Saturday, 30 May 2009

Freesat Ethernet Port

I'm sure I'm not the only one who is still waiting for the ethernet port in the back of the freesat boxes to be activated. The freesat specification requires that any freesat digibox or TV with built in freesat must have an ethernet port built in for future use. I'm not very technical, but surely it wouldn't be hard to switch it on already and let people connect their freesat boxes to their broadband, even if only to watch BBC iPlayer. I read somewhere that the port is there for future software upgrades, but I can't see the point of not taking advantage of the iPlayer service right now. It would give you the basic functionality of a PVR in a freesat box and would surely only boost the sales and marketability of the boxes over some equivalent services like freesat from Sky or the Virgin Television service.

I can't imagine it would be very difficult to integrate a web browser into the software of these boxes since I'm pretty sure that the info coming down in the EPG is either XML based or HTML based (now and then I get some spurious characters that are HTML formatting so I'm basing my assumption on that).

In the meantime, we still have to have a seperate box to browse the internet, which is a real shame because it puts another computer under your television or in your lounge if you want to access some online TV. And of course, connecting up my computer to my television is a little bit awkward....My ideal situation, obviously is simply to have a freesat television with the ethernet port active for web browsing - then I can do away with all the little black boxes under my television :)

Oh well, just some thoughts. Anyone out there have the inside scoop as to when the ethernet ports are going to be useful to the consumer?

Friday, 22 May 2009

Freesat Televisions

It makes sense, when you're next in the market for a television, to buy one with a freesat tuner built in. Doing away with a digital set top box for your freesat reception makes sense and keeps your living room tidy, with fewer cables and fewer remote controls.....and usually, a happier wife :)

Up until April this year, you could only purchase Panasonic TVs with built in freesat tuners, but now, LG have entered the market as well, bringing more consumer choice to the table. Which is a good thing. Consumers get more choice and more competition in the freesat television arena will undoubtedly bring the prices down. I think freesat will become bigger in the near future. It still seems to be a bit of a forgotten technology when people buy new televisions. Which is strange, especially with digital switchover looming. Freeview seems to be the digital tuner of choice for manufacturers to integrate into their television, but it won't be long before the choice for freesat tuners integrated into TVs becomes larger.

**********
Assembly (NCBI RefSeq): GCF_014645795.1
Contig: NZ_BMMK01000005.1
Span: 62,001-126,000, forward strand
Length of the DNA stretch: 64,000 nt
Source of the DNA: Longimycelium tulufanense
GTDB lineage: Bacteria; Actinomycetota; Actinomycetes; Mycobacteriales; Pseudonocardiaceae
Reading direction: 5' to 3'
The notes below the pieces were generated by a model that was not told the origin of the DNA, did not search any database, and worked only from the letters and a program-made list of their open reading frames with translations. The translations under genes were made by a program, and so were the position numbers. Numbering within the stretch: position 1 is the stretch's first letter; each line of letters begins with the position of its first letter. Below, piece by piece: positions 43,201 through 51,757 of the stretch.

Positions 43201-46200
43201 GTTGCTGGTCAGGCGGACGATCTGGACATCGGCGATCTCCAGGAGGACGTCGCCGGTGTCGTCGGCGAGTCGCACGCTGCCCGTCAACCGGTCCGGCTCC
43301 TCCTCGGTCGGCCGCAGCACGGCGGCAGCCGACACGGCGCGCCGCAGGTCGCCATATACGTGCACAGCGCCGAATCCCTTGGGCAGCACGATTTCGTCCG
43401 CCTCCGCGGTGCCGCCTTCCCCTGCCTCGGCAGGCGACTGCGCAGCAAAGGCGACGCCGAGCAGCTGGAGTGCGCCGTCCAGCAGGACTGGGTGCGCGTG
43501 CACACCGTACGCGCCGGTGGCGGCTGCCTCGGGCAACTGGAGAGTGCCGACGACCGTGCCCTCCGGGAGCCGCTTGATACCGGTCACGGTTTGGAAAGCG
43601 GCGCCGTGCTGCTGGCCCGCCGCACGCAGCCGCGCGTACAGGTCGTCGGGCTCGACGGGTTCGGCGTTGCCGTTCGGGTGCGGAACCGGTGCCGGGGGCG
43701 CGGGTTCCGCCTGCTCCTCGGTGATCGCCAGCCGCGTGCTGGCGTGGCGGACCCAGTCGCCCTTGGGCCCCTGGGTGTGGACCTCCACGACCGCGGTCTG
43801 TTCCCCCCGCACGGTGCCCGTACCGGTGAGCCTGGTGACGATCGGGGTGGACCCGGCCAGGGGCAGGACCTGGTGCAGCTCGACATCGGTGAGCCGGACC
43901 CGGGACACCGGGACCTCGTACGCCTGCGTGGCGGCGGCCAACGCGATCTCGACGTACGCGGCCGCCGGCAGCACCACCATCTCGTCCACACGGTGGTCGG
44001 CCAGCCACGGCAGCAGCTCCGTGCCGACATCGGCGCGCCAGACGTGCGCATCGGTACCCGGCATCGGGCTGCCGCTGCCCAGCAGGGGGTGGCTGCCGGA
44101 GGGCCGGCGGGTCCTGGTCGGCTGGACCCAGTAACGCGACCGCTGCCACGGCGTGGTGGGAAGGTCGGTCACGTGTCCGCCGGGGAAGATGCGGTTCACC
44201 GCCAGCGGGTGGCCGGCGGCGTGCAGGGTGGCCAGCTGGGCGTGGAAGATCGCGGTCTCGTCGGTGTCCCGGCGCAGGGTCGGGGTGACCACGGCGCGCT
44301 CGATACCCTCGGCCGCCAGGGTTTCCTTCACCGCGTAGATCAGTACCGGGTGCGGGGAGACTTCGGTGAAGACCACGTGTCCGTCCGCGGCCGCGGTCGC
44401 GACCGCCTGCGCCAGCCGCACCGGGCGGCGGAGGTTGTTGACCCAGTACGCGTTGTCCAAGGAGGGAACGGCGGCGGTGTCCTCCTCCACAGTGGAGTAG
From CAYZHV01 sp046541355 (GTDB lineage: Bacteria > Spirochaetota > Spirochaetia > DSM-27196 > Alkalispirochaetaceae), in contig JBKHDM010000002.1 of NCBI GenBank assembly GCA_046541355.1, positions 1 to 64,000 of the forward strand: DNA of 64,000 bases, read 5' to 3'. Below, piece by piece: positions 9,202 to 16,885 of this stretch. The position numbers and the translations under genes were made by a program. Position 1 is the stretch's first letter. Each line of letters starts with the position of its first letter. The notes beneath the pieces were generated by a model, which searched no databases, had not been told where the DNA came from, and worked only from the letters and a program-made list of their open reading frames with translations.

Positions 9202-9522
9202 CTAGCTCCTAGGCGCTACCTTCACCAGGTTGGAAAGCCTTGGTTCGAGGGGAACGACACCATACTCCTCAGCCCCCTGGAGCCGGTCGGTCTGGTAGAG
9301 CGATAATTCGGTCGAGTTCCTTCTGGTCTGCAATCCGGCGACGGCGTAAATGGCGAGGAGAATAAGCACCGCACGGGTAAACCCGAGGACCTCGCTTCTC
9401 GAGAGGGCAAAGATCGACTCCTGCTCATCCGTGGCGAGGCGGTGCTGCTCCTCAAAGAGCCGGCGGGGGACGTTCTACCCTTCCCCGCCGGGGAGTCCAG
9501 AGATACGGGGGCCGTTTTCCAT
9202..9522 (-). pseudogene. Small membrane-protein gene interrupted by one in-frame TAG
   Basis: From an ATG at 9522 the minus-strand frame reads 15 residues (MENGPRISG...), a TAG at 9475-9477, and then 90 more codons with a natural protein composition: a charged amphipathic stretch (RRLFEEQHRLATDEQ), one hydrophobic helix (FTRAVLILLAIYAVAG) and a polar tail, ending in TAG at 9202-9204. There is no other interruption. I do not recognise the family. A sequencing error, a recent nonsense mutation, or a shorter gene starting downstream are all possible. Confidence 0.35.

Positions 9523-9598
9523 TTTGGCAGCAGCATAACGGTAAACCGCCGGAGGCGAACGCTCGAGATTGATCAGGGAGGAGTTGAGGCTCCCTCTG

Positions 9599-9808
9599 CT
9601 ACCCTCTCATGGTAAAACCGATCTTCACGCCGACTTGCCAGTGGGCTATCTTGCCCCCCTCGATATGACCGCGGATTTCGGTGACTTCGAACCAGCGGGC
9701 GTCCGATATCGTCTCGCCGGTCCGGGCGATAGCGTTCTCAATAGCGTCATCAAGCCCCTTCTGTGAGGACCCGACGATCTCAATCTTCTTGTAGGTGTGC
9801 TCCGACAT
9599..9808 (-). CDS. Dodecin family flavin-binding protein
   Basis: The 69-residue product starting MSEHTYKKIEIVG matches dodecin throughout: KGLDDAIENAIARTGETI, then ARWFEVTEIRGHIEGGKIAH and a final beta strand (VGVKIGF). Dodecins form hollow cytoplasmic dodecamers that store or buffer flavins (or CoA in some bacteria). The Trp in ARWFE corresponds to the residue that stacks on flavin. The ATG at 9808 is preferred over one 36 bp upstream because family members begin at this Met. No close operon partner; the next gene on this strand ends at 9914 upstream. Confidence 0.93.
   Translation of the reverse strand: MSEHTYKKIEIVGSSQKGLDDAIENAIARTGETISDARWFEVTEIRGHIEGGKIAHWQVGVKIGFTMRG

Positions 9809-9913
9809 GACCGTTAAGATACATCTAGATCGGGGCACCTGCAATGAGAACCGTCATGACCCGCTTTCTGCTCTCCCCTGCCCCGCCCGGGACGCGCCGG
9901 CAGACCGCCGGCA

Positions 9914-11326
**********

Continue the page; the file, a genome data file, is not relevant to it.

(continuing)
As it stands, you currently have the choice between several Panasonic Viera models, starting at 32” and working upwards to 50” as well as some LG televisions, again starting at 32” with the LF7700 model and working up to a 47” offering. The LG televisions with integrated Freesat are LCD TVs and are all 1080p with a good selection of HDMI ports as well as USB connectivity. Panasonic's
Freesat enabled televisions include some plasma displays in their Z1 series NeoPDP televisions which are available in 46” and 54” models. The Z1 Panasonics also offer wireless technology and the 54” model is only 1inch thick, making it an ultra thin television.

It's good to see LG enter the Freesat integrated television market, but really at this stage of the game, with Freesat being almost a year old now, it would be nice to see some more manufacturers enter the market with Freesat integrated into their televisions.